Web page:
From cell signaling deregulation to infection therapies - State of Hesse funds new translational project

Press Release /

Addressing intracellular signal transduction disorders caused by viral or bacterial infections, and the therapy of inflammatory diseases are the main goals of the Frankfurt biomedicine cluster ENABLE, in which Fraunhofer ITMP is also involved. The Hessian state government will fund this project for four years with a total of eight million euros in order to prepare it successfully for the next round of the federal and state excellence strategy.

Under the leadership of Goethe University, the partners of the ENABLE consortium will investigate how deregulated signaling pathways upset cellular homeostasis, triggers diseases and influences their course. In particular, they want to understand how bacterial and viral pathogens interact with their host cells, which immune responses they trigger and how this results in tissue damage and disease severity. Based on this knowledge, therapeutic strategies against emerging viruses such as SARS-CoV-2 and antibiotic-resistant bacteria will be developed. Furthermore, the focus of interest is on inflammatory reactions, which determine the course and success of therapy not only in infections, but also in many other complex illnesses such as immune diseases or cancer.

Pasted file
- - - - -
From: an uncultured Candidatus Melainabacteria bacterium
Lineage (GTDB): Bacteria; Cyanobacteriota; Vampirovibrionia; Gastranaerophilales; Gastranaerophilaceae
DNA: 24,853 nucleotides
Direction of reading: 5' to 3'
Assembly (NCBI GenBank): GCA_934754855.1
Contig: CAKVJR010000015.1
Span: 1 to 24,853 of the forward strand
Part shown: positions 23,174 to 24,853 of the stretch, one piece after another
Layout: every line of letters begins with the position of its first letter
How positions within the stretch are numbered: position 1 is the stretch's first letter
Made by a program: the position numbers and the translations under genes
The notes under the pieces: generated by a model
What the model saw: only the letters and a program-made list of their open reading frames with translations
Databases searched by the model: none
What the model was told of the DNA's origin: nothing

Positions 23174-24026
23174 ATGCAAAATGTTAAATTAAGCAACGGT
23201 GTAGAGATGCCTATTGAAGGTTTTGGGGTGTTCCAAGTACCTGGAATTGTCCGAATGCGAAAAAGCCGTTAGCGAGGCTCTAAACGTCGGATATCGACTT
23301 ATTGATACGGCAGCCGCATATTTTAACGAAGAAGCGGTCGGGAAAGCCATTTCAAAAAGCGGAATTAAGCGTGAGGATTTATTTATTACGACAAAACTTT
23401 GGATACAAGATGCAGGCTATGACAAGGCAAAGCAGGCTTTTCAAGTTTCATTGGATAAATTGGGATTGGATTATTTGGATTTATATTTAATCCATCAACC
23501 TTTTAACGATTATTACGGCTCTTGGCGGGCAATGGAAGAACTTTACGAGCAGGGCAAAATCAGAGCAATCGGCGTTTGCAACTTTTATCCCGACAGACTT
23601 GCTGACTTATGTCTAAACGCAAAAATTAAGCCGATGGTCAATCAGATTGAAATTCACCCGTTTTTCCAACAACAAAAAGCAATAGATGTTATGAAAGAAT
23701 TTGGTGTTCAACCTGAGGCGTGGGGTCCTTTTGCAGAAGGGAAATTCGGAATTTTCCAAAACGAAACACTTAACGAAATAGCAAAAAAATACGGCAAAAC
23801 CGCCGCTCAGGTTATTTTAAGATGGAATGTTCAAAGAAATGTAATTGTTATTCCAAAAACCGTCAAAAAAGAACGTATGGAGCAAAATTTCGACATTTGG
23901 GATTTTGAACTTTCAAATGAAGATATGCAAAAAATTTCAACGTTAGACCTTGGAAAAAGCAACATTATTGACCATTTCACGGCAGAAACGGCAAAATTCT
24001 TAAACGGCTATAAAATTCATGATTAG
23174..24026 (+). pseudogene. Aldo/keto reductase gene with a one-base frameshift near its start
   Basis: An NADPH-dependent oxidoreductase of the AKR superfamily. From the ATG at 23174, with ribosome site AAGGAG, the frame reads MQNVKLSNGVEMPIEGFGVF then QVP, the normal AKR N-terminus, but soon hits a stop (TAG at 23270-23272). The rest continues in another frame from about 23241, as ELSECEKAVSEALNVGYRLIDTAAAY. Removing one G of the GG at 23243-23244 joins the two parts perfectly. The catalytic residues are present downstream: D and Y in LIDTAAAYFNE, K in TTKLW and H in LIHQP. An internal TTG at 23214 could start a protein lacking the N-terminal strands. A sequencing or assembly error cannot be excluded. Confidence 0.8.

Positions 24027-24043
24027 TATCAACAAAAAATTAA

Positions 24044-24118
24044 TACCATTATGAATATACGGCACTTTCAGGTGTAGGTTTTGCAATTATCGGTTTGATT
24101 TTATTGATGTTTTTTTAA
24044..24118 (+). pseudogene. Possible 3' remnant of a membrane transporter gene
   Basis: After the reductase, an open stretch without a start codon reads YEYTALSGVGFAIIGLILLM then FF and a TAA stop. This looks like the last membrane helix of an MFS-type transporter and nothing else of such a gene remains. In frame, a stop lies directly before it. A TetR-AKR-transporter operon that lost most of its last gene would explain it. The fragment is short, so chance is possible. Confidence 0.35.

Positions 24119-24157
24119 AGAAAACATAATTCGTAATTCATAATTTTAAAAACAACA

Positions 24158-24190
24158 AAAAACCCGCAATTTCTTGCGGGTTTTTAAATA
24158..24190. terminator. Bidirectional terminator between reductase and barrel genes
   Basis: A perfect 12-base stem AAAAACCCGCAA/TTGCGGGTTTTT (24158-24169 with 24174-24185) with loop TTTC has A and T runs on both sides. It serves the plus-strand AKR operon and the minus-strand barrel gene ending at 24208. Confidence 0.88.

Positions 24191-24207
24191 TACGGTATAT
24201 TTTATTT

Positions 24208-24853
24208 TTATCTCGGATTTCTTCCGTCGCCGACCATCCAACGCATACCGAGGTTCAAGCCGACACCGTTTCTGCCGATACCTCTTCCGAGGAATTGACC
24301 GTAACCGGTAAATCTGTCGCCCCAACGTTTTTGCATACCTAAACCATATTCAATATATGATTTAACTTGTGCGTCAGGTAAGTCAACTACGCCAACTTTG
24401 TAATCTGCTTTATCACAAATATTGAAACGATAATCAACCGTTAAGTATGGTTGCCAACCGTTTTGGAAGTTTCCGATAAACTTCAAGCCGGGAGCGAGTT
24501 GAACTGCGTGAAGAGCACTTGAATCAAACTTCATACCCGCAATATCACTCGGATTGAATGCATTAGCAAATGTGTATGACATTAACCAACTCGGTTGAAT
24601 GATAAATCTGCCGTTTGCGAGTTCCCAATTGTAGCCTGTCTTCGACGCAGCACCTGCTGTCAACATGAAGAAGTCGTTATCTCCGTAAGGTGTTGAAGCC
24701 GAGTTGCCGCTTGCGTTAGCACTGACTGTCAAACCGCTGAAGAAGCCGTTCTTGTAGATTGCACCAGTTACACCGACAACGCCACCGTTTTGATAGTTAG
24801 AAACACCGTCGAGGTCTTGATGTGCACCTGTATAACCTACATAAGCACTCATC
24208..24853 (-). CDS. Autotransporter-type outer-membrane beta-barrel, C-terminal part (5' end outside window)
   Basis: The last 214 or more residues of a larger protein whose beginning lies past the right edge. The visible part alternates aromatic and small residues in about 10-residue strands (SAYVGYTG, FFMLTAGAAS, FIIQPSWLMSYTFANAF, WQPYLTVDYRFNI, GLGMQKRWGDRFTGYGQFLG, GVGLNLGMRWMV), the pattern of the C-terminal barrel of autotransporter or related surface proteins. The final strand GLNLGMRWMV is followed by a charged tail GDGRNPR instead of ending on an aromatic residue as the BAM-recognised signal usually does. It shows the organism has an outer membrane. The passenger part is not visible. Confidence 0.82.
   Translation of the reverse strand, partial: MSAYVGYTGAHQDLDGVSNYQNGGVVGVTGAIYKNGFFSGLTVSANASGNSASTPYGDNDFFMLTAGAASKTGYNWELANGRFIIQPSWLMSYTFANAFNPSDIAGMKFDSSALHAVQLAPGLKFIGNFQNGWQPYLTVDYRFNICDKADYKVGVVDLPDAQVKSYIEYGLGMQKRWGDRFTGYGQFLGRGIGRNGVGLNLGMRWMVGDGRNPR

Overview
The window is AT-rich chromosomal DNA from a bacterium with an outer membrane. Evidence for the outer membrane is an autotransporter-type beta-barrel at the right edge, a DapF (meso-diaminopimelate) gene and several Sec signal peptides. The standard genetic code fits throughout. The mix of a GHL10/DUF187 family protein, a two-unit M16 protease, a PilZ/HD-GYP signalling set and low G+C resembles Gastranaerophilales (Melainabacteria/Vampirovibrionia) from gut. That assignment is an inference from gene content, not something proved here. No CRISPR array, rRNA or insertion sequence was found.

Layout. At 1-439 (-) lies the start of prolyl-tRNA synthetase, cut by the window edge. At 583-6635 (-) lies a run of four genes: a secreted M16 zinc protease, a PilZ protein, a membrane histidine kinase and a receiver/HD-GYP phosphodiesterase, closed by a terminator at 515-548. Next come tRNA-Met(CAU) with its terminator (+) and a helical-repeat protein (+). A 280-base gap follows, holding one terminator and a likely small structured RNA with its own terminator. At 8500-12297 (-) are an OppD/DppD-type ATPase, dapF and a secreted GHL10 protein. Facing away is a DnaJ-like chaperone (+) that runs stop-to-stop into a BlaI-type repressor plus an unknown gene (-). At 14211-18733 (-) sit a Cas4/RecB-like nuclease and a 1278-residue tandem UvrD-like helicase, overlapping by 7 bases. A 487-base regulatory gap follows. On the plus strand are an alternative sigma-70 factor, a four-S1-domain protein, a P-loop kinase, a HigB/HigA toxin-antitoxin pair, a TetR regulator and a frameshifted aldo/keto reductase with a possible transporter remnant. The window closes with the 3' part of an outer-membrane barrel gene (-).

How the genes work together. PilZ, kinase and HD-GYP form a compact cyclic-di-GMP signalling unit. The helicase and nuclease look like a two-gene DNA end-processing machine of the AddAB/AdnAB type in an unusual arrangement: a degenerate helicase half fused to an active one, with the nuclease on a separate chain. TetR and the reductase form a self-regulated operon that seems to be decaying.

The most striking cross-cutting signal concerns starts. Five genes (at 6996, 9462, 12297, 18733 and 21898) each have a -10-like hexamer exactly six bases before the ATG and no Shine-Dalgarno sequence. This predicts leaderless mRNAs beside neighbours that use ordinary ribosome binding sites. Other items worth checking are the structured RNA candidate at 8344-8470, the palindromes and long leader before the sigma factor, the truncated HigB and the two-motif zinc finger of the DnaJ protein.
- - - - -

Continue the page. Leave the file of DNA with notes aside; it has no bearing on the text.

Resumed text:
The strength of ENABLE is based on close interdisciplinary cooperation between five departments of Goethe University and four partners, including the Fraunhofer ITMP, the Frankfurt Institute for Advanced Studies, the Max Planck Institute for Biophysics and the Georg-Speyer-Haus. With their own contributions of 9.1 million euros, Goethe University and its partners are more than doubling the state’s funding. To achieve its goals, the ENABLE consortium is relying on cutting-edge technology. "The generous financial support from the state enables us to use state-of-the-art precision molecular tools, such as chemical probes and biologics," says Prof. Dr. Ivan Đikić, spokesman of the cluster.

"For the effective treatment of infectious diseases such as COVID-19, it is extremely important to know the interactions between the pathogen and the host organism as precisely as possible and to quickly bring these findings into clinical practice," explains Prof. Dr. Dr. Gerd Geißlinger, institute director of Fraunhofer ITMP, which became an independent Fraunhofer Institute in 2021 with the help of the Hessian State Offensive for the Development of Scientific and Economic Excellence (LOEWE). "We can contribute to this to a considerable extent within the framework of ENABLE, among other things through access to clinical data and biobanks in the Fraunhofer 4D Inflammation Clinic."

In its "Cluster Projects" funding line, the state of Hesse will support a total of six clusters from April 2021 in areas it considers to be particularly prominent: Energy Research, Cognitive Neuroscience, Conflict Research, Artificial Intelligence, Molecular Biomedicine and Particle Physics.



Clusterproject ENABLE - Unraveling mechanisms driving cellular homeostasis, inflammation and infection to enable new approaches in translational medicine


Applicant: Goethe-Universität Frankfurt a.M.


  • Frankfurt Institute for Advanced Studies (FIAS), Frankfurt a. M.
  • Fraunhofer Institute for Translational Medicine and Pharmacology ITMP, Frankfurt a. M.
  • Georg-Speyer-Haus (GSH), Institute for Tumor Biology and Experimental Therapy, Frankfurt a. M.
  • Max Planck Institute of Biophysics (MPI-BP), Frankfurt a. M.

Institutions involved:

  • Max Delbrück Center for Molecular Medicine, Berlin
  • Max Planck Institute for Heart and Lung Research, Bad Nauheim
  • Max Planck Institute of Molecular Cell Biology and Genetics, Dresden